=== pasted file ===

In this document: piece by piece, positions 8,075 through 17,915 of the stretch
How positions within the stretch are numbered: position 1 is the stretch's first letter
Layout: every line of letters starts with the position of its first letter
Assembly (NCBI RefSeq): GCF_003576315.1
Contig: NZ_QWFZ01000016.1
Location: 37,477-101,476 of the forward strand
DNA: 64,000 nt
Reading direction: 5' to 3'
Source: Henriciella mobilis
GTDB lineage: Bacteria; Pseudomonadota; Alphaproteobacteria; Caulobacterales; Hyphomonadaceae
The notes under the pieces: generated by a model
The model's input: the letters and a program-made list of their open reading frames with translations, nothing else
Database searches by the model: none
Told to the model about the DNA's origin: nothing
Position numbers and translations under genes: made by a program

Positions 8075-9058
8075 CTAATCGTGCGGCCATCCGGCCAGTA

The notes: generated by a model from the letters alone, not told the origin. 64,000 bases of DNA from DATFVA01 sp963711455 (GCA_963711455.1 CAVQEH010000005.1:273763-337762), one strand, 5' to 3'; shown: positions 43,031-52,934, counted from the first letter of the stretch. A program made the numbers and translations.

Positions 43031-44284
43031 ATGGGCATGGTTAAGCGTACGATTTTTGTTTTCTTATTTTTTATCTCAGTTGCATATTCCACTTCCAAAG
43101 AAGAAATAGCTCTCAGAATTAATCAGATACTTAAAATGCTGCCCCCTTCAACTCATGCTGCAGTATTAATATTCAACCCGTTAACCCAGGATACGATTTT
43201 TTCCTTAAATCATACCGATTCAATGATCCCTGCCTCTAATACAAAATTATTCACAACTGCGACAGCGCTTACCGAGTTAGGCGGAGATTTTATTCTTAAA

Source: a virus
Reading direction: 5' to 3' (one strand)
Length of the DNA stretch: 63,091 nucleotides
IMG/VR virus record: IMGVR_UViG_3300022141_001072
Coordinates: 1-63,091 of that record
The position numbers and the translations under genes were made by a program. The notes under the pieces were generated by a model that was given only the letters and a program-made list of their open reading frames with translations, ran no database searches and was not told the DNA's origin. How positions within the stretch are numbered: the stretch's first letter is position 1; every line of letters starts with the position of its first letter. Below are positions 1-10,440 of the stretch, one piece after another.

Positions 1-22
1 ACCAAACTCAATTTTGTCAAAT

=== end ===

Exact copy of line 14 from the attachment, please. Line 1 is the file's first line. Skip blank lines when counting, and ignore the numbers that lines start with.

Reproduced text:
Told to the model about the DNA's origin: nothing